1. Once the ginger is peeled, continue using the peeler to skim very thin pieces off of the root. Collect all of your pieces is a bowl and add the salt.  Massage the ginger for a minute or two to work in the salt.  Let it sit for an hour or so.

2. Once the ginger has sat, bring a pot of water to boil.  Take your beet and cut 3 quarter-inch thick circles from it.  Pop two of the circles into the pot of water and cut the other beet circle into chunky sticks.  Set aside the beet sticks for now.
3. Add the ginger to the boiling water and let it cook for 3-4 minutes.  Once the time is up, strain the ginger and remove the beet circles.
4. In a small mason jar or resealable container, pour the agave nectar and about a tablespoon of each of the vinegars (if you don’t have multiple vinegars, just use more rice wine vinegar).  Add the ginger and one or two beet sticks to the jar and shake it up a bit.  Add more vinegar, in a 50:50 ratio, until the ginger is completely covered.
The ginger will need to sit and mellow for a while before you will want to eat it.  Luckily, the boiling reduces that time greatly.  It will be perfectly edible and not too astringent after a few hours, but it is ideal after sitting overnight.  The pickled ginger can be refrigerated more a few months without worry.  I love how brightly colored the ginger is, but especially love the fact that it wasn’t done with any weird chemicals!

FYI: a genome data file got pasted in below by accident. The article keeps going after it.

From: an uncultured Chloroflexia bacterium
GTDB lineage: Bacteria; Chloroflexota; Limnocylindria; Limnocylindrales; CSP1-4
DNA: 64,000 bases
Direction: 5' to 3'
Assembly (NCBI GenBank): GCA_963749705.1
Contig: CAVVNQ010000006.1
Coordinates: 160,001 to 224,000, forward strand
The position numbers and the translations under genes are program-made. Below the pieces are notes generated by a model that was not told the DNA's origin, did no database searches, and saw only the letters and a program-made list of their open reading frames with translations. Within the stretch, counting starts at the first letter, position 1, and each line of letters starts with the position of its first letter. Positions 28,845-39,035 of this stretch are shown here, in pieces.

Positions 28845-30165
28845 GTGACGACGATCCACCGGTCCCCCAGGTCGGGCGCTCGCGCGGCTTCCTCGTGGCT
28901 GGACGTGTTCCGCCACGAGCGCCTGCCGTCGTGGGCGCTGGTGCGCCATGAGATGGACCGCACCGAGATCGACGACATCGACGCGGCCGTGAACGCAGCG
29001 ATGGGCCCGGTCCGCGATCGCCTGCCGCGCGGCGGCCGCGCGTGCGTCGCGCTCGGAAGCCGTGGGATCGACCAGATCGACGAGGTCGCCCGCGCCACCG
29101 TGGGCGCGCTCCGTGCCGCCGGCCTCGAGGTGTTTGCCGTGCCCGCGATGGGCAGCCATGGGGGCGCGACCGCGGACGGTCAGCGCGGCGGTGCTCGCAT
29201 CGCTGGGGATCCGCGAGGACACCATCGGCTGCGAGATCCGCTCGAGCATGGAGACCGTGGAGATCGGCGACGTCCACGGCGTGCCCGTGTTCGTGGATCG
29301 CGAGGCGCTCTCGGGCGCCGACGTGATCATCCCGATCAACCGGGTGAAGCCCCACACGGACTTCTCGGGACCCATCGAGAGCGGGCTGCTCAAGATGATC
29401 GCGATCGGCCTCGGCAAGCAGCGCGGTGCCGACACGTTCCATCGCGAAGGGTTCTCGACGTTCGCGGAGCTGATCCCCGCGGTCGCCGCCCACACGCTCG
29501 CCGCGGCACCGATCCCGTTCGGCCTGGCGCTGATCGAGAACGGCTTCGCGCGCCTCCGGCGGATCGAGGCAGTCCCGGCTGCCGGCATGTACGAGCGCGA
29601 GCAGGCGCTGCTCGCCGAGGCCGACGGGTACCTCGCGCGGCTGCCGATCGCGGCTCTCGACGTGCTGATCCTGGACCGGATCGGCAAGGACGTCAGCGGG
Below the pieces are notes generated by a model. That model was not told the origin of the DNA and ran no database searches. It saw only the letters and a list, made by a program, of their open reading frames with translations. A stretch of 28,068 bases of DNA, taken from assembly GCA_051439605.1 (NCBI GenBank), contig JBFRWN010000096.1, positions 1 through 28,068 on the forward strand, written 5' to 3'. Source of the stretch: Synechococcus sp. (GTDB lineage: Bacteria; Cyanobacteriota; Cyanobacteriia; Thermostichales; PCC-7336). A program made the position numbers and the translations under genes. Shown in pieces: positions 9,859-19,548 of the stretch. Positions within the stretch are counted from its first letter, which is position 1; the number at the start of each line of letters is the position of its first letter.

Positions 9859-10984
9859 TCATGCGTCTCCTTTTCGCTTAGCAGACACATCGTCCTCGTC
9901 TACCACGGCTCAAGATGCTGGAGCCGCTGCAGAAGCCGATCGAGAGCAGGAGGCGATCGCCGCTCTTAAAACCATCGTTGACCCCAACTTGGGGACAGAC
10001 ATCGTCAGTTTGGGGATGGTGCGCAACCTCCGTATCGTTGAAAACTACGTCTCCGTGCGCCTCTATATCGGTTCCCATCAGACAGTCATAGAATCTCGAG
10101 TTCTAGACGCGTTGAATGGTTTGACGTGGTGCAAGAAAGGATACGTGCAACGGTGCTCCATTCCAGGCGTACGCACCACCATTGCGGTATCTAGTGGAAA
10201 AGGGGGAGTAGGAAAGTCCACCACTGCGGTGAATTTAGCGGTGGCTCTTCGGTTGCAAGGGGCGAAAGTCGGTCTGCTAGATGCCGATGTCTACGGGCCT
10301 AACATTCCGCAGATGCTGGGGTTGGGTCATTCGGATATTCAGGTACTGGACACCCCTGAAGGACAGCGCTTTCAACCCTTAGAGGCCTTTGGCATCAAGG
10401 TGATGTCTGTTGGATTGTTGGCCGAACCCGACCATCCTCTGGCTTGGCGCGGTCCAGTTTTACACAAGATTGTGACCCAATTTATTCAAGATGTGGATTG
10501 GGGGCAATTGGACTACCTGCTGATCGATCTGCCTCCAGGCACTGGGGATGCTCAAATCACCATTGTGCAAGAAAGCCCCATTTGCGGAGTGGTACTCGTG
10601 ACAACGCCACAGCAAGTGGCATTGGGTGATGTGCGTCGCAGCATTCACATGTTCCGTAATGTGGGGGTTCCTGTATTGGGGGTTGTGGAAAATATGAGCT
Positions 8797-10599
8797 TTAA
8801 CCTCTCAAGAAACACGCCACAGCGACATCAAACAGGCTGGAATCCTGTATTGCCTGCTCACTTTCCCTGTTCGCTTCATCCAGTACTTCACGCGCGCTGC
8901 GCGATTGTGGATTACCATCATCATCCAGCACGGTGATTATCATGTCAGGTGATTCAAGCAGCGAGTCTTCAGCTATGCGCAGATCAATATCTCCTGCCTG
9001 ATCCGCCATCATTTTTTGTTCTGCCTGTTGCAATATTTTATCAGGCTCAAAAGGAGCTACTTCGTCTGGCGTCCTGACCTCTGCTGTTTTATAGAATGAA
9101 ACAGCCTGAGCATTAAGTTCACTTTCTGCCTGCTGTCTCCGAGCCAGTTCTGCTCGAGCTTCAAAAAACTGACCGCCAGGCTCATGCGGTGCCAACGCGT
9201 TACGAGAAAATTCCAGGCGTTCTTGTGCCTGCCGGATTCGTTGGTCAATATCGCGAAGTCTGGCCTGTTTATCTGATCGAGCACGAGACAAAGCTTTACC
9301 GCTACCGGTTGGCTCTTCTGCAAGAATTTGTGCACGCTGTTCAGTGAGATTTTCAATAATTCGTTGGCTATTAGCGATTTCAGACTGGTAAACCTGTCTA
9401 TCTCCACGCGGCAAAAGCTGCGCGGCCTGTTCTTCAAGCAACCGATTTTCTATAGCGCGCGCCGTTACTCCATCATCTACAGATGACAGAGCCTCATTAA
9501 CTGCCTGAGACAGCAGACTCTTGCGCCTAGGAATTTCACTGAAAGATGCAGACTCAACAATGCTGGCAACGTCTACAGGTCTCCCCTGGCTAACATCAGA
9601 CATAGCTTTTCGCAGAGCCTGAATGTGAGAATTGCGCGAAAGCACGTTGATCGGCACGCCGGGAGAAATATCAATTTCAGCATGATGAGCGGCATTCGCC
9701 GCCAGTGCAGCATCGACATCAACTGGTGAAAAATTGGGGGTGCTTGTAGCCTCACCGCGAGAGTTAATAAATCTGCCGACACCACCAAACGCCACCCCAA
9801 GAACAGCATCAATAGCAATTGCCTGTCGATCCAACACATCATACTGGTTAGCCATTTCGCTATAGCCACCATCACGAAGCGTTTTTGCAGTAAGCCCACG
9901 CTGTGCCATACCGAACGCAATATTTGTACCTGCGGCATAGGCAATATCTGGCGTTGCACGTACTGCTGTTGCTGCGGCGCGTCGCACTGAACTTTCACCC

With the ginger finished, I was ready to make the sushi.  I won’t go into the finer points of sushi rolling, but I will cover a few general points:
  • Proper sushi requires short-grained rice.  Cook the rice using 1 cup of rice to 1 1/4 cups of water.
  • When the rice in done you will need a mixture containing rice vinegar, salt, and sugar.  I would use 1 tablespoon of vinegar, 1/2 teaspoon of salt, and 1 teaspoon of sugar.  Stir this into the rice.
  • For most sushi rolls, spread the rice very thinly on the nori sheet, covering just over one half of the sheet (more for a fatter roll, less for a thinner roll).